Now that we've been presented with the frantic lightsaber fights of the prequels and the emotionally raw battle of Episode VII, the lightsaber contests in the original trilogy seem a little stilted. Especially the first one. They get smoother and more complex in Empire Strikes Back and Return Of The Jedi, but the fight in A New Hope is particularly awkward. It looks less like the climax of a grudge between two old foes, and more like the first time you try out Dance Dance Revolution, when you're not sure of what your feet or your body is supposed to do, so you just step around and hope that no one at Chuck E. Cheese's is watching.
And I know that this could get explained away with "Well, Obi-Wan is old," but he's still Obi-Wan Kenobi. He was at one time one of the most talented Jedi ever, so why does he fight like he's trying to kill a bee with a mop handle? Because a bee and a mop handle are pretty much all he's had to work with for years.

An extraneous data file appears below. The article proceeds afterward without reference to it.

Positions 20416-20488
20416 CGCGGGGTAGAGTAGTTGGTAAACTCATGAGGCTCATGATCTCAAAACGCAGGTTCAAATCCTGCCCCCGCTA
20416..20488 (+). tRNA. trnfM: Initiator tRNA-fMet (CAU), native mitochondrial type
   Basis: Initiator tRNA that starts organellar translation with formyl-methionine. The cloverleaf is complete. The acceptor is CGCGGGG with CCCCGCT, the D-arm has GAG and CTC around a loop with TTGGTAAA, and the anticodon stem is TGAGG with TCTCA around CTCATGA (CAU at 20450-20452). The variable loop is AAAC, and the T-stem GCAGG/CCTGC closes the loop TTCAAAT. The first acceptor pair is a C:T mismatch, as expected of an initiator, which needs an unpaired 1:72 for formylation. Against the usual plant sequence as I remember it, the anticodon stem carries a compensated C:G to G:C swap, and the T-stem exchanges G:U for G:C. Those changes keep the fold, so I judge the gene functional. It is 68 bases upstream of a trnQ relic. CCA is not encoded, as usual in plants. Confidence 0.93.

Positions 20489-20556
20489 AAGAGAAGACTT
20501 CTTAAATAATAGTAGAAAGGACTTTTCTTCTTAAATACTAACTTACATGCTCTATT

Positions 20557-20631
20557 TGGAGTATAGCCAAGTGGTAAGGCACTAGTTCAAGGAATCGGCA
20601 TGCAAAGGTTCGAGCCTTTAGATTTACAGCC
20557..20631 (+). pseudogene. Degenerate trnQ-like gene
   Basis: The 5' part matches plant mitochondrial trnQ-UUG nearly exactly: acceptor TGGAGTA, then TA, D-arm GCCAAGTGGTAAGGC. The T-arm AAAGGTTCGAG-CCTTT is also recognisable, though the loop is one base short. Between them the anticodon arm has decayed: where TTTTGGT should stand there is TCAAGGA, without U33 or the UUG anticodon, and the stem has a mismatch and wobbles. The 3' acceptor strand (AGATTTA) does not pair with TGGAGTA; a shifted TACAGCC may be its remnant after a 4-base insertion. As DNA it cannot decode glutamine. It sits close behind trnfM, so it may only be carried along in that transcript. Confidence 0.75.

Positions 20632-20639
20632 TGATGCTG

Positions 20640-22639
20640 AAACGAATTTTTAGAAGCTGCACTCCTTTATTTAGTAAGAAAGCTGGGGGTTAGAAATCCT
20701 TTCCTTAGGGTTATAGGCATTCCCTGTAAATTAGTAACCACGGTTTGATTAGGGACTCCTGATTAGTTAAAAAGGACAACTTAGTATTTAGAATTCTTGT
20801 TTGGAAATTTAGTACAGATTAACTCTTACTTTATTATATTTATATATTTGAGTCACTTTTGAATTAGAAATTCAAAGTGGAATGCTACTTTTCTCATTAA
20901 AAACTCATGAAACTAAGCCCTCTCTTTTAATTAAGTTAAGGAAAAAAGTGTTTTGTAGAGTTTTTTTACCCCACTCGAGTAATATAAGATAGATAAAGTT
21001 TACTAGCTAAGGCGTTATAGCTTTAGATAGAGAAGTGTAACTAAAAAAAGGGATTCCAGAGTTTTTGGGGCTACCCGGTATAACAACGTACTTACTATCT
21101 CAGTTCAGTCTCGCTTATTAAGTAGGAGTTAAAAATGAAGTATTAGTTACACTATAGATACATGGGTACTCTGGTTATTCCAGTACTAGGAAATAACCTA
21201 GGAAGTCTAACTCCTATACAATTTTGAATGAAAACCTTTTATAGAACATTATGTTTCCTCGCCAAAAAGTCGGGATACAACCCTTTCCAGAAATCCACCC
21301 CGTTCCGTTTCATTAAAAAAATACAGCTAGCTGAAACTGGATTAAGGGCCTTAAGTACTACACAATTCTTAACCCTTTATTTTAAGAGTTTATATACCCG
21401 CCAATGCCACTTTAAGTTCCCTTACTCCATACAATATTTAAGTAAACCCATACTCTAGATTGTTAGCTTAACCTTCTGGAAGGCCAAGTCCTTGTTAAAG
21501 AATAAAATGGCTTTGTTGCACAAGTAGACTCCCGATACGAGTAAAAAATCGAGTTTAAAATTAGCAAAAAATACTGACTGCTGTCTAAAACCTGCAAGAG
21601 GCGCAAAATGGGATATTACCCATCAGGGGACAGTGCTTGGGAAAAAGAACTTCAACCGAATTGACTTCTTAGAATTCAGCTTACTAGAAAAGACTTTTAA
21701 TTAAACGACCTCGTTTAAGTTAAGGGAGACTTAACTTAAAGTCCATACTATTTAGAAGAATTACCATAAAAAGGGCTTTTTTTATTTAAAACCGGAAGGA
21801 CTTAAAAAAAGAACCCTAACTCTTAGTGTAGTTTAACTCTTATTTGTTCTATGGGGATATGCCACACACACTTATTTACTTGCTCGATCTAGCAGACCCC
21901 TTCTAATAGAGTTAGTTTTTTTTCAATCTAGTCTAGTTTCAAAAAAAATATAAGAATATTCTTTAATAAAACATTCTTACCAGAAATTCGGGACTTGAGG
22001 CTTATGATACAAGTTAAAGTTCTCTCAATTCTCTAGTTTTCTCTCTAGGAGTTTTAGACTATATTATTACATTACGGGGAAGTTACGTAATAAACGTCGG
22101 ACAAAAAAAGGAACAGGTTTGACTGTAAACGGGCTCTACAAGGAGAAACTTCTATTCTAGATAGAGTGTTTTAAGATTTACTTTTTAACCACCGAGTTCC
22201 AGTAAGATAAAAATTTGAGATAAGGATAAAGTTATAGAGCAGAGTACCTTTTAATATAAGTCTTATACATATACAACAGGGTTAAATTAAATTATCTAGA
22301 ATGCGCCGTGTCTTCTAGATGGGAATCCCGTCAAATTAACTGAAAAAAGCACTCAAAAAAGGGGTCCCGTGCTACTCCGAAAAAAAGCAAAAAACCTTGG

Remember that little laser ball that Obi-Wan gives to Luke for practice purposes on the Millennium Falcon? Luke eventually does really well with that thing, and Obi-Wan congratulates him with the tone of a dad congratulating his kid for gluing some macaroni to a piece of paper. "Yeah. Uh-huh. So good. That's one for the fridge." But that's all that Obi-Wan has when it comes to staying prepared for his fight against the Empire. He went from steady training partners in the Jedi Order to having a little sphere shoot haphazard lasers at him until he gets bored.
So Obi-Wan's fight against Darth Vader isn't marred by old age or growing pains in a new movie series. It's caused by Obi-Wan not being able to do anything in his off season. He's not thinking "I'll valiantly sacrifice myself, become one with the Force, and it will drive Luke to defeat the Empire." He's thinking "How do you hold this thing again? Two hands or one hand? Oh god, it's Darth Vader. He doesn't look like a robot ball at all. Oh, man. I'm in trouble."
How Do Slasher Movie Killers Catch Up When They're So Slow?